Tom Grubbs was a fine man. He always spoke his mind about things and in fact was reportedly a thorn in the side of Jim Jones down in Jonestown, in that Tom always questioned things. He was a man of integrity and had great patience with children, absolute essentials in a teacher. He knew – and was learning more – about how to diagnose learning problems and then helped his young students to find ways to overcome their difficulties. He was particularly able to draw students out to try different ways and to keep trying until they could do well.
Tom was a persuasive and charming person. Part of his charm was that he was completely sincere in all he said and did. He spoke about learning much about self reliance as he grew up, how his family had worked through some hard times, but always managed to make things work out. His optimism always seemed to lend a sense of confidence and good feeling to those around him.
When I met Tom, I too was a teacher. I had taught 10 years in Kindergarten and First grade. Tom was an elementary school teacher and worked in Willits with children with learning disabilities. In June 1976, he and I made plans to go down to Guyana to work with the children who were there. There were about 40 people in Jonestown at the time, including about a dozen children from 5 years to 17 years old. Many of the children there were ones who had had much trouble in the urban setting in the States but seemed to flourish more in the tropical rainforest without as many distractions. Along with several trunks of school books and supplies, we had been dropped by the Temple bus at Kennedy airport to fly to Georgetown. We found out that we were going to have to pay extra for the trunks, and we didn’t have enough money for it. Tom was able to talk the airlines into “donating” the cost.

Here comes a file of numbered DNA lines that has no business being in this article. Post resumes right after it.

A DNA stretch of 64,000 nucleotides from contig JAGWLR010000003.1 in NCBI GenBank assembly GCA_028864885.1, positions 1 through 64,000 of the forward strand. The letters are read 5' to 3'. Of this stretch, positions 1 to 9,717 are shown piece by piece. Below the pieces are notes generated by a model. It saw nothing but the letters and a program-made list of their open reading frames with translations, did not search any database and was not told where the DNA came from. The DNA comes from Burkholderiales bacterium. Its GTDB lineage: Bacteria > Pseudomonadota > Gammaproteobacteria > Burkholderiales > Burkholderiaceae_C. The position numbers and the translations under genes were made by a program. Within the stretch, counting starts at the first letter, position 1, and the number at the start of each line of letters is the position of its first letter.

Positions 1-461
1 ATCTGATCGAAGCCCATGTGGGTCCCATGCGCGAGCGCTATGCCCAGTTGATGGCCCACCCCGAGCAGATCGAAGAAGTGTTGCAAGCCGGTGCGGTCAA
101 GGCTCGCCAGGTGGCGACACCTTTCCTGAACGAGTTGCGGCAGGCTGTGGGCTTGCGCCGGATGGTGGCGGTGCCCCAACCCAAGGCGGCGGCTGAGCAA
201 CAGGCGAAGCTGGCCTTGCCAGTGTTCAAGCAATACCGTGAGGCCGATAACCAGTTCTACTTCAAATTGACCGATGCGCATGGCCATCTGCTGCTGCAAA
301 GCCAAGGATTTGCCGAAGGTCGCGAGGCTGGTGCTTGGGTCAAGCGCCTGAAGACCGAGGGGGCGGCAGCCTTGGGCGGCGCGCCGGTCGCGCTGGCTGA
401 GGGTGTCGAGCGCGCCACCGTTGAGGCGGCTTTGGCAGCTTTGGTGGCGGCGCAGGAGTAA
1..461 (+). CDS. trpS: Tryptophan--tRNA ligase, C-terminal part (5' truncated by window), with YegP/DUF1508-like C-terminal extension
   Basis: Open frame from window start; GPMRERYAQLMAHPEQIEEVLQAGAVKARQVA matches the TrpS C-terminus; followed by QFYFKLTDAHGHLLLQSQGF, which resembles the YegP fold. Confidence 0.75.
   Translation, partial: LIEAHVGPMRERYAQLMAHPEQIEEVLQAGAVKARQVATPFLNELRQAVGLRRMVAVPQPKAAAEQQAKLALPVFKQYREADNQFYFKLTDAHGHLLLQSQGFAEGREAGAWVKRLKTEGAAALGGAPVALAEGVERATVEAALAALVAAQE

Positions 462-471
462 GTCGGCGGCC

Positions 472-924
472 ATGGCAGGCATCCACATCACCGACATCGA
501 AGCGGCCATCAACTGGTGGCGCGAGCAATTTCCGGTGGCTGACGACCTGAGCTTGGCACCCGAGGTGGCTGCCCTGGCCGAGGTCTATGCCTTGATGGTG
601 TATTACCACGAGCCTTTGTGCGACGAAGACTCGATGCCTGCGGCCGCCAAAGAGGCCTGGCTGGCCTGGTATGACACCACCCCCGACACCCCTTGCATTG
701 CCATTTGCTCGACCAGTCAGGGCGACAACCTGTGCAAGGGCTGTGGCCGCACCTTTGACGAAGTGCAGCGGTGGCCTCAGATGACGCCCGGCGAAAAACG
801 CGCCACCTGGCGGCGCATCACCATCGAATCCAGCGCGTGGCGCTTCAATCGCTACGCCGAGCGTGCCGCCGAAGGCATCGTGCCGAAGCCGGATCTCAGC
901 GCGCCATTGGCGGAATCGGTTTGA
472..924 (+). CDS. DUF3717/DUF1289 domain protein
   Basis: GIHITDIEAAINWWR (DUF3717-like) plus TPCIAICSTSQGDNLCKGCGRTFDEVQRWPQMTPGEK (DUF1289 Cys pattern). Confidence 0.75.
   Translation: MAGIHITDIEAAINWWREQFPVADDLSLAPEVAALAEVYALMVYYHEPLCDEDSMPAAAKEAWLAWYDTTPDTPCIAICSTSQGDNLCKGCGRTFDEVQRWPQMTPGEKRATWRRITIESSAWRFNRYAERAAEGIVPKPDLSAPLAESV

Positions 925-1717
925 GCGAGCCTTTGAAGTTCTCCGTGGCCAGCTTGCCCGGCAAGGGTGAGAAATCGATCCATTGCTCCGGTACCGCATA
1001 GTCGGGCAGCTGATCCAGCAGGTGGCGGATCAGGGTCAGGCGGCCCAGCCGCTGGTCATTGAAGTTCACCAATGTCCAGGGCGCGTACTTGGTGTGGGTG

The project in Guyana was in its third summer. In addition to constructing the buildings which would house the peoples, the workers in Jonestown were already engaged in farming and raising animals such as chickens and pigs. Tom had a way of adapting his teaching so that it would apply the lessons of the larger projects to the work the children were doing: growing plants, raising animals and so on.
At the end of the summer, Tom wanted to return to do more studies in Special Education. But he stayed and I came back to Ukiah. He was a more experienced teacher, with an administrative credential as well, which is why I believe he ended up staying down there. He was headmaster of the Temple school program and wrote most of the planning and curriculum that was set up. We qualified through what he had set up to become part of the Guyanese school system.
Tom’s influence had a lasting mark on me for the balance of my teaching career. I went on to study Special Education, certainly for myself but partly for him. In that way, the impact of Tom Grubbs’s life has survived to this day.